Taxes in Retirement

Retirement is something almost all of us look forward to. But have you considered how your retirement income will be taxed? Not all retirement income is taxed the same, so it is important that you understand the details.


If your total income is more than $25,000 for an individual or $32,000 for a married couple filing jointly, you must pay federal income taxes on your Social Security benefits. The tax rate is based on your total income from all sources, maxing out at the rate of 85%. Some states also tax social security income.


Withdrawals from tax-deferred retirement accounts, such as a 401(k), are taxed as ordinary income. The taxability of a traditional IRA depends on how you treated your contributions before you retired. If you took a tax deduction in the years you contributed, your withdrawals are likely taxable.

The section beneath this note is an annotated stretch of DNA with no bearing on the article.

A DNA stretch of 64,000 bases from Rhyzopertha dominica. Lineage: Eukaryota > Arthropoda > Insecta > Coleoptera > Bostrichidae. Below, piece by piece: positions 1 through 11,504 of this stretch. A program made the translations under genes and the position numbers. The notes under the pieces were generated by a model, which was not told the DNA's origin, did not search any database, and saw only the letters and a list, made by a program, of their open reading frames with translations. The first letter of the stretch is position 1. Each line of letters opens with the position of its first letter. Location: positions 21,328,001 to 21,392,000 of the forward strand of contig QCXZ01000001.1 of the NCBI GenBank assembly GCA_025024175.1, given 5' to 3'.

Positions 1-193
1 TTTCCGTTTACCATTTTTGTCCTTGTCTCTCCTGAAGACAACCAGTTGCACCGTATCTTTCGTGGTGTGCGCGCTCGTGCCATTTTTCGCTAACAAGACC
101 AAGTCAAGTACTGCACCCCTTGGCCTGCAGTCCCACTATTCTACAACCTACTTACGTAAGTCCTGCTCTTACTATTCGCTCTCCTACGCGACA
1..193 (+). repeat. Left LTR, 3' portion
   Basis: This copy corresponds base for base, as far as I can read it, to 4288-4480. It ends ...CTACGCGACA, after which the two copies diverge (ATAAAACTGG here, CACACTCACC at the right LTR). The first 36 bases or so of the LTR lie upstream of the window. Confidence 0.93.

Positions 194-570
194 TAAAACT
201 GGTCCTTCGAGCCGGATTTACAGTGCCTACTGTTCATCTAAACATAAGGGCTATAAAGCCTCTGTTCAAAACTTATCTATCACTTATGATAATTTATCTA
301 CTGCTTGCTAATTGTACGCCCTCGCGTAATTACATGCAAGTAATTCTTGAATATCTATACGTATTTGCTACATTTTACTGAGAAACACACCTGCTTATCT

Qualified withdrawals from a Roth IRA are non-taxable. Since your investment was made with after-tax dollars, you won’t be taxed again when you withdraw it. Although these accounts are long-term assets, they don’t enjoy capital gains treatment.


You’ll pay taxes on dividends, interest and capital gains just as you did before you retired. The length of time you held an asset before selling it will determine your capital gains tax rate. It can be as low as zero if your total income for the year isn’t high.


If you’ve downsized and sold your home, you may be able to avoid paying tax on the gain. If you lived in your home for two of the five years prior to the sale, you may be able to exclude up to $250,000 in gain. The rules are a little more complex if you rented your home out, so consult with your tax professional to determine if you have taxable gains.